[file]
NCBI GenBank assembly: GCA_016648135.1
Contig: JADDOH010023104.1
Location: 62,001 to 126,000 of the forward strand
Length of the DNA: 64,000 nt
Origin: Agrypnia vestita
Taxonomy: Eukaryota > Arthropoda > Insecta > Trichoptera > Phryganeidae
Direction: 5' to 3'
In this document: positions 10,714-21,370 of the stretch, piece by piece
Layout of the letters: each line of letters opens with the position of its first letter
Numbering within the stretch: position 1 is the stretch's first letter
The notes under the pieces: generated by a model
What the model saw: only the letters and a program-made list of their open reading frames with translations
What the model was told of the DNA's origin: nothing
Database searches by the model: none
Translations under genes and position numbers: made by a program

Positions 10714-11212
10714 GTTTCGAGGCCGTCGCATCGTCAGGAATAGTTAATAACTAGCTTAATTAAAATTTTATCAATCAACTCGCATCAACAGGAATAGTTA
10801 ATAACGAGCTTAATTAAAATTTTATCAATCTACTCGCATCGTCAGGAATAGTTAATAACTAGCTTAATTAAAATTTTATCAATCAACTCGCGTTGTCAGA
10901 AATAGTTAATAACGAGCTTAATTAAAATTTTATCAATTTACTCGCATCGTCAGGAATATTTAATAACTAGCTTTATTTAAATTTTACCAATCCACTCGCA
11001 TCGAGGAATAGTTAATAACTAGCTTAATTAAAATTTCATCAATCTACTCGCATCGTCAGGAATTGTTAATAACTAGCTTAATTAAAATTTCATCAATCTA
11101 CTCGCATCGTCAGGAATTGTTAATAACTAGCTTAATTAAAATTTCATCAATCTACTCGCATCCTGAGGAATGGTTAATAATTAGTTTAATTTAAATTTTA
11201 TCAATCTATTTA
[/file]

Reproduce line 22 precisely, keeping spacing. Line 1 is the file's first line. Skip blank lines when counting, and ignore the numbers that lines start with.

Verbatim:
11201 TCAATCTATTTA